1 Diploma 1 2
2 Ug 14 23
3 Pg 29 48
4 Prof Degree 16 27
5 Doctorate 0 0
Total 60 100
Table 4.2: Respondent’s Educational Qualification in Pure Chemicals

Figure 4.2: Graph Showing the Respondent’s Educational Qualification

4
International Journal of Multidisciplinary Research and Modern Education (IJMRME)
Impact Factor: 6.725, ISSN (Online): 2454 - 6119
(www.rdmodernresearch.org) Volume 3, Issue 1, May- 2017
Inference:
48% of the respondents are post graduates, 27% of the respondents are professional degree holders,
23% of the respondents are under graduates and 2% of the respondents are diploma are working in the
organization and none of them holds doctorate.
Marital Status of the Respondents:
S.No Status No of Respondents Percentage
1 Married 39 65
2 Unmarried 21 35
Total 60 100
Table 4.3: Marital Status of the Respondents in Pure Chemicals

Figure 4.3: Graph Showing the Marital Status of the Respondents


Inference:
Out of 60 respondents 65% of the respondents are married and 35% of the respondents are unmarried
in the organization.
Chi Square Analysis:
To Know the Employees Awareness on Company’s Vision and Values:
Null Hypothesis: Ho: There is association between educational qualification of the employees and employee
awareness of vision.
Alternative Hypothesis: H1: There is no association between educational qualification of the employees and
employee awareness of vision.
Case Processing Summary:
Cases
Valid Missing Total
N Percent N Percent N Percent
Qualification of Employees * Awareness
60 98.4% 1 1.6% 61 100.0%
about company's vision
Qualification of Employees * Awareness about company's vision Cross tabulation Count
Awareness about company's vision Total
Yes No Yes
Diploma 1 0 1
Qualification UG 8 6 14
of Employees PG 28 1 29
Professional Degree 16 0 16
Total 53 7 60
Chi-Square Tests:

5
International Journal of Multidisciplinary Research and Modern Education (IJMRME)
Impact Factor: 6.725, ISSN (Online): 2454 - 6119
(www.rdmodernresearch.org) Volume 3, Issue 1, May- 2017
a 5 cells (62.5%) have expected count less than 5. The minimum expected count is .12.

Bar Chart

30
Awareness about
company's vision
Yes
No

20
Count

10

0
Diploma UG PG Professional
Degree

Qualification of Employees
Inference:
The Pearson’s Chi-square value is .001 and is less than 0.05 (0.001<0.05), thus the null hypothesis is
rejected and alternative hypothesis is accepted. This signifies that there is no association between educational
qualification of the employees and employee awareness of vision.
To Know the Experience of the Employees With The Company’s Achievable Vision:
Null Hypothesis: Ho There is association between the experience of the employees and company’s achievable
vision.
Alternative Hypothesis: H1 There is no association between the experience of the employees and company’s
achievable vision.
Case Processing Summary:
Cases
Valid Missing Total
N Percent N Percent N Percent
Experience of respondents *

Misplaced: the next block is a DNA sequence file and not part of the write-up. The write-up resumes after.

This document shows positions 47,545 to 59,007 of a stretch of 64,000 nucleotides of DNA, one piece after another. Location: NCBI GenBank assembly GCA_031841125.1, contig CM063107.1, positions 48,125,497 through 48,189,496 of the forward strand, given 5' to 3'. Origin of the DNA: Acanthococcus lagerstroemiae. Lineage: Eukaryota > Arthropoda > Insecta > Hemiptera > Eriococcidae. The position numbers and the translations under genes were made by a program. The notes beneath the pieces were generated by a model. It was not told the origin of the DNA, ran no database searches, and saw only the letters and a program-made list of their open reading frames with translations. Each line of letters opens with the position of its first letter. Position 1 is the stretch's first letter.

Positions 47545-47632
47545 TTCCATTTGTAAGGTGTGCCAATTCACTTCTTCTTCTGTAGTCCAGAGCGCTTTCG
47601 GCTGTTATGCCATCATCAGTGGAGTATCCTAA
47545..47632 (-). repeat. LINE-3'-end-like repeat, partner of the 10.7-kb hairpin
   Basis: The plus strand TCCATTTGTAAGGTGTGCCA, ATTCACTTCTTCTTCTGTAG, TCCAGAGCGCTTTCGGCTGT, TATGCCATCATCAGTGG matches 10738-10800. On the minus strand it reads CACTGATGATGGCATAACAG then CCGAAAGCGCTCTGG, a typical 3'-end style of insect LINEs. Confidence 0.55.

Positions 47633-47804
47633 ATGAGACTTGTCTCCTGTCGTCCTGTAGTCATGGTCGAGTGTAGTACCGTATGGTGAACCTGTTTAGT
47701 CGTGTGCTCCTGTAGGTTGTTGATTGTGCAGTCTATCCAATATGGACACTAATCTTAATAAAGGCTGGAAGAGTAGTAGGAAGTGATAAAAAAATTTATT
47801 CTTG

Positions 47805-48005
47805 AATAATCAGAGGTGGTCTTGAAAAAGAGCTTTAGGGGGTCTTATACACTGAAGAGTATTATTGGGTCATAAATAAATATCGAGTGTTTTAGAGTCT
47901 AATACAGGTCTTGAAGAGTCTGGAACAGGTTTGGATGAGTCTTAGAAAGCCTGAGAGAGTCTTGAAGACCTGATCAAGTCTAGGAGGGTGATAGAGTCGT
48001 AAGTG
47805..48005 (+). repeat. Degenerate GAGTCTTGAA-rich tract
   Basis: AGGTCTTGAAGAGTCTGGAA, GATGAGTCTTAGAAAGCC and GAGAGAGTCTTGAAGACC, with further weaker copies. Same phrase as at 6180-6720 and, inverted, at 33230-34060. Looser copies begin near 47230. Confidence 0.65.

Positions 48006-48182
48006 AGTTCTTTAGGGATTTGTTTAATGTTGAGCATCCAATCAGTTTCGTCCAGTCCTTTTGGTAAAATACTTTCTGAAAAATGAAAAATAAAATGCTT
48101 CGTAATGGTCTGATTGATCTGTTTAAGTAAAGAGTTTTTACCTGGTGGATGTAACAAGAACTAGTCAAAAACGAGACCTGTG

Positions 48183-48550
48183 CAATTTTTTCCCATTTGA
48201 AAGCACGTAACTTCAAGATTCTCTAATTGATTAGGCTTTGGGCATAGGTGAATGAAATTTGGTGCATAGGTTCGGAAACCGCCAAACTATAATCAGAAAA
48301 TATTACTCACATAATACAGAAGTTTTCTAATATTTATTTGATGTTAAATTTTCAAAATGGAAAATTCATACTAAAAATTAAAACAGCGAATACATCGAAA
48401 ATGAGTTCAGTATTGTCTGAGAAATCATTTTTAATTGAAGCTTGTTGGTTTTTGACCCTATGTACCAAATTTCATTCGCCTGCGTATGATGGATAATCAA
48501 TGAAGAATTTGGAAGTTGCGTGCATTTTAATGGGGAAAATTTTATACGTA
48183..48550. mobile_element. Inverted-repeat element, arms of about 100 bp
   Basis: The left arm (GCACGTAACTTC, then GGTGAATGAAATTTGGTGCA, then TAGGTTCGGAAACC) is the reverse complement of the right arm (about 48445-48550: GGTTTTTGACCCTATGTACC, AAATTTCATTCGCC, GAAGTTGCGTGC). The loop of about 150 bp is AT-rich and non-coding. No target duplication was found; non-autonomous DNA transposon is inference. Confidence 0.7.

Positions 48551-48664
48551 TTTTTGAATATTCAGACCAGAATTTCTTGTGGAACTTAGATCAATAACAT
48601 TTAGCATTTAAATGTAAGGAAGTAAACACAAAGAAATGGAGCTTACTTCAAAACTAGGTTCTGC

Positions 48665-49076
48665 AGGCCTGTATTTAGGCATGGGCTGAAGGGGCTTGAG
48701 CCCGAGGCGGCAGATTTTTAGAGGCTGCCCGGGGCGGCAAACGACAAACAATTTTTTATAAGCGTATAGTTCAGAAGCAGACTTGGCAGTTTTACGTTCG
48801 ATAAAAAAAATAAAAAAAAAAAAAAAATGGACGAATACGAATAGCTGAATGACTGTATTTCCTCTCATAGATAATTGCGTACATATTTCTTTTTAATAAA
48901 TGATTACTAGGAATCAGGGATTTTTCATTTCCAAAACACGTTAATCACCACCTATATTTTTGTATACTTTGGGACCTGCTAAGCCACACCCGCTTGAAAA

60 100.0% 0 .0% 60 100.0%
Achievable vision
Experience of respondents * Achievable vision Cross tabulation Count
Achievable vision Total
yes no yes
Below 5 Years 18 2 20
Experience of 5-10 Years 19 2 21
respondents 10-20 years 12 0 12
Above 20 Years 6 1 7
Total 55 5 60
Chi-Square Tests:
Asymp. Sig. (2-
Value df
sided)
Pearson Chi-Square 1.527(a) 3 .676
Likelihood Ratio 2.467 3 .481
Linear-by-Linear
.054 1 .816
Association
N of Valid Cases 60
a 4 cells (50.0%) have expected count less than 5. The minimum expected count is .58.

6
International Journal of Multidisciplinary Research and Modern Education (IJMRME)
Impact Factor: 6.725, ISSN (Online): 2454 - 6119
(www.rdmodernresearch.org) Volume 3, Issue 1, May- 2017

Bar Chart

20
Achievable vision
yes
no

15
Count

10

0
Below 5 Years 5-10 Years 10-20 years Above 20 Years

Experience of respondents

Inference:
The Pearson’s Chi-square value is .676 and is Greater than 0.05 (0.001<0.05), thus the null hypothesis
is accepted and alternative hypothesis is rejected. This signifies that there is association between experience of
the employees and company’s achievable vision.
Anova:
To Find Out Whether Values Helps to Retain Company’s Customer:
Null Hypothesis: Ho There is no significance between values that is essential to retain customers through
company practices and how company delight the customers.
Alternative Hypothesis: H1 There is significance between values that is essential to retain customers through
company practices and how company delight the customers.

Test of Homogeneity of Variances: Values are essential to retain customers


Levene Statistic df1 df2 Sig.
2.092 3 56 .112

7
International Journal of Multidisciplinary Research and Modern Education (IJMRME)
Impact Factor: 6.725, ISSN (Online): 2454 - 6119
(www.rdmodernresearch.org) Volume 3, Issue 1, May- 2017
Anova: Values are essential to retain customers
Sum of Squares df Mean Square F Sig.
Between Groups 58.879 3 19.626 6.882 .001
Within Groups 159.705 56 2.852
Total 218.583 59

3.5
Mean of Values are essential to retain customers